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Svenska sägner by Ebbe Schön

Svenska sägner

by Ebbe Schön

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Recently added byBrogars, GingerbreadMan



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Another really good collection of folk tales, by the nestor of Swedish folklore. Here, besides tons of examples and stories, he also puts focus on the mechanics of the tale, how motives wander and morph, and the role of folklore in everyday life. A rich part is also devoted to stories that don’t deal with supernatural beings – stories about heroes, mythical kings and queens, wars and actual historical figures. This was a new field for me, and was particularly interesting.

I was also pleased to see that Dalsland, the region where I grew up, is richly represented, often with unique tales and a few beings that aren’t found anywhere else.

For me, the coolest thing of all in here however, deals with my own childhood. My paternal grandfather was from Västergötland. He had scraps of old beliefs left in him from when he grew up. He used to tell stories about seeing the resident ghost in the mansion where he was born, and also had memories of trying to find Glosons (a giant demon pig) treasure at full moon. When we went to visit my grandparents in the fall, we always went walking in the forest to pick mushrooms. During these expeditions, it was inevitable that people got spread out. From early age, we got taught that if our name was called in the forest, we were to respond not with “Yes!” but with “Hoj!”. In fact, usually “Hoj!” was all that was shouted, back and forth. I vividly recall the safety I felt, when finding myself alone among the trees and calling out, getting “Hoj!” responses from all directions. We still practice this in my own family, when we take the kids into the forest. I always assumed “Hoj!” was chosen sort of randomly, a nonsense word that carried well over distance, even in a child’s voice.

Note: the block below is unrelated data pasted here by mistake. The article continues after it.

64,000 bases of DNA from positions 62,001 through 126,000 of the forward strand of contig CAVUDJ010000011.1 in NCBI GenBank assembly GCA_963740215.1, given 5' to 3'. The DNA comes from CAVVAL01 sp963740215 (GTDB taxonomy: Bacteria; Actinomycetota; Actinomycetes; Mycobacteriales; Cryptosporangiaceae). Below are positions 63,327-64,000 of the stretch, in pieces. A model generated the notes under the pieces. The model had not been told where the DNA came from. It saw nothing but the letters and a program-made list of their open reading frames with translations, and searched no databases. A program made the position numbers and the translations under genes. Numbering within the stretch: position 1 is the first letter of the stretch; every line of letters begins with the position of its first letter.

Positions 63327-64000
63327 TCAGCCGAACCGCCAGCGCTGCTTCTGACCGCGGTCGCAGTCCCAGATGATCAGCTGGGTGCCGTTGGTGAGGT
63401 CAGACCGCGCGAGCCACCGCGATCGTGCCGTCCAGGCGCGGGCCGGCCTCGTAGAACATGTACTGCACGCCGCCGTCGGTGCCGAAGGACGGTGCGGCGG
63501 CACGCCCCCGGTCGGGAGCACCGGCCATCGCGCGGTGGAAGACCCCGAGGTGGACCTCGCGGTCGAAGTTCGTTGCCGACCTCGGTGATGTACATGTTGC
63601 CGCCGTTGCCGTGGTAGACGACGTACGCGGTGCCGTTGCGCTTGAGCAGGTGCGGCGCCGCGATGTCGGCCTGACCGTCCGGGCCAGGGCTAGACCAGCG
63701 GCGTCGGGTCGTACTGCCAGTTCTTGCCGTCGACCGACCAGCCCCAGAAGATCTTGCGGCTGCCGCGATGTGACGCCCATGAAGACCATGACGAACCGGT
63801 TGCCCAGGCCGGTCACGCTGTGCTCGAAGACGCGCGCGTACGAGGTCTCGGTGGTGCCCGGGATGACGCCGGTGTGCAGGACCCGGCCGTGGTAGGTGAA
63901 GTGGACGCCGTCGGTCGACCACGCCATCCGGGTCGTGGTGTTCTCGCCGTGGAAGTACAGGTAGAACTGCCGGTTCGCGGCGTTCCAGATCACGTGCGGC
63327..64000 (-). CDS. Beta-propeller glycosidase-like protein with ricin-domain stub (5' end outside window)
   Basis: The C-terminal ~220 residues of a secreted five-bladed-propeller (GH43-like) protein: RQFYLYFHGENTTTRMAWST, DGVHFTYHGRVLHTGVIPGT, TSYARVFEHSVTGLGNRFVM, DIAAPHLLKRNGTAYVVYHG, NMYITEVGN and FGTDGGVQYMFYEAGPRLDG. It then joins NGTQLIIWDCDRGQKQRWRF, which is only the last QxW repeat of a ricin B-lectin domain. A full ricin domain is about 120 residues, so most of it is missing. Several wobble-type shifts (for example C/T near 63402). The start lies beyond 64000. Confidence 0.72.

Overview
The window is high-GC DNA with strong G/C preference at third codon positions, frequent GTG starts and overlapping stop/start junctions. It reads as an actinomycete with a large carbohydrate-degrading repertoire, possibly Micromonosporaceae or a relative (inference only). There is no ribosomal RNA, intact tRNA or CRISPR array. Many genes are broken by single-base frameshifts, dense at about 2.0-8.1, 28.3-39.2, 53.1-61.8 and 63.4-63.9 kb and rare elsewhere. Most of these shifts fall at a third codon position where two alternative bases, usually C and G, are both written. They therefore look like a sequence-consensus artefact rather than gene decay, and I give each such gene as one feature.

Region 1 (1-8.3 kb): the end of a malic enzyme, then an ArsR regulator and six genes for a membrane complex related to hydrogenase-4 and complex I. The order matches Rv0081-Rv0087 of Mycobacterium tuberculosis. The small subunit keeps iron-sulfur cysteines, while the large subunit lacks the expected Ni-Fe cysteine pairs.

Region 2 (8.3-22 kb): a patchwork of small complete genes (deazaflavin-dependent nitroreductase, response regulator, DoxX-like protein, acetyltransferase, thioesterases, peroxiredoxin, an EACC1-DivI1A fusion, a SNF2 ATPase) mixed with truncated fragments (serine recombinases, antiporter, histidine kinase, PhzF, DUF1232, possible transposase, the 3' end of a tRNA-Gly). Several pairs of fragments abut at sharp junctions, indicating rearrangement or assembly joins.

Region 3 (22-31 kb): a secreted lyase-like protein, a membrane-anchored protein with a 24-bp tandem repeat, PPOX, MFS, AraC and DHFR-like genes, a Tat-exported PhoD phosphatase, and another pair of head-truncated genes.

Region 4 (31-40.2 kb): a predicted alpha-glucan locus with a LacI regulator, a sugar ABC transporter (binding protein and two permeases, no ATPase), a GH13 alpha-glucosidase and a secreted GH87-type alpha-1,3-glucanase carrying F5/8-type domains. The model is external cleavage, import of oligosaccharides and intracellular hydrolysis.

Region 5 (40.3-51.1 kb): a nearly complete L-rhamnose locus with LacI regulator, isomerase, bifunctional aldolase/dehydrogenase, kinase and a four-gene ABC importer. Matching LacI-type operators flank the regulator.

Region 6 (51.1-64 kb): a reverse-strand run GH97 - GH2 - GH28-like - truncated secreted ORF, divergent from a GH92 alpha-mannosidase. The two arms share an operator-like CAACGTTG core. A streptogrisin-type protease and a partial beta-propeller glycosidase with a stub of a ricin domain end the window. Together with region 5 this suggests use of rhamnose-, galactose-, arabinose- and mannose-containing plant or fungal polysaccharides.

But yesterday I read that, according to old beliefs in Västergötland, calling your name in the forest was one of the tricks trolls used to take you under the mountain. Therefore, if you heard someone call your name among the trees you should never ever respond with a “yes”. Guess which word was recommended instead? ( )
  GingerbreadMan | Aug 14, 2014 |
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